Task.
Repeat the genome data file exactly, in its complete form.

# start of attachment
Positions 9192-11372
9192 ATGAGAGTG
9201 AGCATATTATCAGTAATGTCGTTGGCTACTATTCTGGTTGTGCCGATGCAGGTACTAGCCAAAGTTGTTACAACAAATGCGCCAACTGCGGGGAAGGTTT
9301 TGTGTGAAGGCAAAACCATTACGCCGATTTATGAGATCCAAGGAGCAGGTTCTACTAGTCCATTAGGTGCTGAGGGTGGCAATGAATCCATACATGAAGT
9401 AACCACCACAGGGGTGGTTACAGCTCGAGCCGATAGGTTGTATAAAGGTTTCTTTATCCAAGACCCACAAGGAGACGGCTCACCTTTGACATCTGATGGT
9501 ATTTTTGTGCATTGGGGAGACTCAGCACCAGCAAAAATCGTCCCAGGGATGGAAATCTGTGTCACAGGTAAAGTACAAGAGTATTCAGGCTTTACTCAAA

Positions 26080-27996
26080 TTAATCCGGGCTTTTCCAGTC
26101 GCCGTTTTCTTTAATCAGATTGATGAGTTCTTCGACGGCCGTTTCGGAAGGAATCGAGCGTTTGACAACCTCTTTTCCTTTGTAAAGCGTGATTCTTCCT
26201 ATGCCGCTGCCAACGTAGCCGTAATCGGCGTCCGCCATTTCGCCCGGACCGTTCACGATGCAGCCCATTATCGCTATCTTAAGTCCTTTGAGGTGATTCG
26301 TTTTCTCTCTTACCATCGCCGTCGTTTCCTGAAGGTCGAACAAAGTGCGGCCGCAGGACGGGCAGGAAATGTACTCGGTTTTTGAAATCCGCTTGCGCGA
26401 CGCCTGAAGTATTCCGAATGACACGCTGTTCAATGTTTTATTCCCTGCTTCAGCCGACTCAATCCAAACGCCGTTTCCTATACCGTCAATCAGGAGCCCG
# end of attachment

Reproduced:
Positions 9192-11372
9192 ATGAGAGTG
9201 AGCATATTATCAGTAATGTCGTTGGCTACTATTCTGGTTGTGCCGATGCAGGTACTAGCCAAAGTTGTTACAACAAATGCGCCAACTGCGGGGAAGGTTT
9301 TGTGTGAAGGCAAAACCATTACGCCGATTTATGAGATCCAAGGAGCAGGTTCTACTAGTCCATTAGGTGCTGAGGGTGGCAATGAATCCATACATGAAGT
9401 AACCACCACAGGGGTGGTTACAGCTCGAGCCGATAGGTTGTATAAAGGTTTCTTTATCCAAGACCCACAAGGAGACGGCTCACCTTTGACATCTGATGGT
9501 ATTTTTGTGCATTGGGGAGACTCAGCACCAGCAAAAATCGTCCCAGGGATGGAAATCTGTGTCACAGGTAAAGTACAAGAGTATTCAGGCTTTACTCAAA

Positions 26080-27996
26080 TTAATCCGGGCTTTTCCAGTC
26101 GCCGTTTTCTTTAATCAGATTGATGAGTTCTTCGACGGCCGTTTCGGAAGGAATCGAGCGTTTGACAACCTCTTTTCCTTTGTAAAGCGTGATTCTTCCT
26201 ATGCCGCTGCCAACGTAGCCGTAATCGGCGTCCGCCATTTCGCCCGGACCGTTCACGATGCAGCCCATTATCGCTATCTTAAGTCCTTTGAGGTGATTCG
26301 TTTTCTCTCTTACCATCGCCGTCGTTTCCTGAAGGTCGAACAAAGTGCGGCCGCAGGACGGGCAGGAAATGTACTCGGTTTTTGAAATCCGCTTGCGCGA
26401 CGCCTGAAGTATTCCGAATGACACGCTGTTCAATGTTTTATTCCCTGCTTCAGCCGACTCAATCCAAACGCCGTTTCCTATACCGTCAATCAGGAGCCCG